More than bread alone

 

If you put on your magic hat and conjured up an organization that addressed all the needs of DC’s low-income residents, it would probably look something like Bread for the City. From its beginning partnership with Zacchaeus Free Clinic in a church basement 40 years ago, Bread for the City has grown to a multi-facility powerhouse providing comprehensive services for over 33,000 DC residents a year. Clients will find not only food, but also medical and dental care, legal services, health and wellness programs and, perhaps most importantly, a “client first” philosophy based on dignity and respect.

CEO George A. Jones has been with Bread for the City for about half its journey. Although he was not new to the sector prior to Bread for the City, his work with the organization opened his eyes to the real face of homelessness in DC: families.

“When we think of the homeless, most of us think about the single person standing on the street corner,” he said. Bread for the City’s holistic approach with families, however, is what makes the difference for him.

 The Obama family serves Thanksgiving dinner at Bread for the City/  Photo from The Daily Caller

The Obama family serves Thanksgiving dinner at Bread for the City/Photo from The Daily Caller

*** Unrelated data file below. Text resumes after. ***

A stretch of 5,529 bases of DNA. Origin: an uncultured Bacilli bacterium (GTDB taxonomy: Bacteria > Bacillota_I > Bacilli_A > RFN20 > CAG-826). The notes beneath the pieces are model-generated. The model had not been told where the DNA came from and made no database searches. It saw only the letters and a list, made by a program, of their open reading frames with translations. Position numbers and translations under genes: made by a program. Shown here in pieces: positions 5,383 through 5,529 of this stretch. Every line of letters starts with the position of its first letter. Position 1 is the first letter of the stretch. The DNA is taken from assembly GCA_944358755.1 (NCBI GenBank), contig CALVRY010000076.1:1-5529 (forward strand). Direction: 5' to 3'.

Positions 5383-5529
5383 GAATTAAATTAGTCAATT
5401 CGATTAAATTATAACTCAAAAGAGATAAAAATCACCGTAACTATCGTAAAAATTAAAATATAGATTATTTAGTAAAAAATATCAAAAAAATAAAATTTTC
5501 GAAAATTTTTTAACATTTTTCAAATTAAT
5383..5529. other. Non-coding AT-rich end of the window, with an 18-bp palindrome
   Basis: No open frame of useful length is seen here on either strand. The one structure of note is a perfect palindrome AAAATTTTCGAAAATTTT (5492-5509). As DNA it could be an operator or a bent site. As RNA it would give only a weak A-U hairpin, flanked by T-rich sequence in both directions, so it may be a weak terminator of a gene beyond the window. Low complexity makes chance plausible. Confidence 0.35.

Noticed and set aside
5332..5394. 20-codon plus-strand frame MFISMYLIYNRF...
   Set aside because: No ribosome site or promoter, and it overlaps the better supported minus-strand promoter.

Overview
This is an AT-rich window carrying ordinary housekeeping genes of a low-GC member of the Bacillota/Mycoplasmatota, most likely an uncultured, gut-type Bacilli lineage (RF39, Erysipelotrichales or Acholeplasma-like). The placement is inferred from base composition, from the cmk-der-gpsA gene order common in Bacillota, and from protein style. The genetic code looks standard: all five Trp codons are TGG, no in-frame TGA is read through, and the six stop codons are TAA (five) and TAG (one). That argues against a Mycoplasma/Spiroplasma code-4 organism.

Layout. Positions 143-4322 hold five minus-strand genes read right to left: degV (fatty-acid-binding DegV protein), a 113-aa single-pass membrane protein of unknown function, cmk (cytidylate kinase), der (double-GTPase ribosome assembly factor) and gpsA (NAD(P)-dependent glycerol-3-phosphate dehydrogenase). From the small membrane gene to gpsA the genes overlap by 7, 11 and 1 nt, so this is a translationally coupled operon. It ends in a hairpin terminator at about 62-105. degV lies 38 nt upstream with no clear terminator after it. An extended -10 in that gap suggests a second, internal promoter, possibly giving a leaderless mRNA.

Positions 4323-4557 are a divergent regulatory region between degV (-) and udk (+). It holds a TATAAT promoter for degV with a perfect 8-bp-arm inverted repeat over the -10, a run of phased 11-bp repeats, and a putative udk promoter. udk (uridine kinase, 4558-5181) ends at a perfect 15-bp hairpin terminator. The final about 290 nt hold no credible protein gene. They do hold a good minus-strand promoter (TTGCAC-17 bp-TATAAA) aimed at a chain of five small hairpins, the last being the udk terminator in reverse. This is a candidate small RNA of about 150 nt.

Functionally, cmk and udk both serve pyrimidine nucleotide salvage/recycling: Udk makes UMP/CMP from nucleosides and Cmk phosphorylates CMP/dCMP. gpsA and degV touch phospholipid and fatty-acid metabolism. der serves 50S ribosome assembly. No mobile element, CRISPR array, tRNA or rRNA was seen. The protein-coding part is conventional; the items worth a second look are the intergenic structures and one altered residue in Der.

Bread for the City’s food pantries in Northwest and Southeast DC serve more than 24,000 DC residents a year. Both locations offer rooftop gardens, where clients grow their own food, and staff cultivate vegetables for the pantries. In the summer, a farmer’s market alternates between locations. Both sites also offer social services (housing assistance, employment readiness and representative payee programs) and legal clinics to help vulnerable residents facing landlord-tenant, public benefit and family law conflicts. (Next) 

Tara Campbell is a DC-based writer of crossover science fiction. When not writing, she likes tending to her own little balcony garden. Not exactly Bread for the City, but maybe Salad for One.

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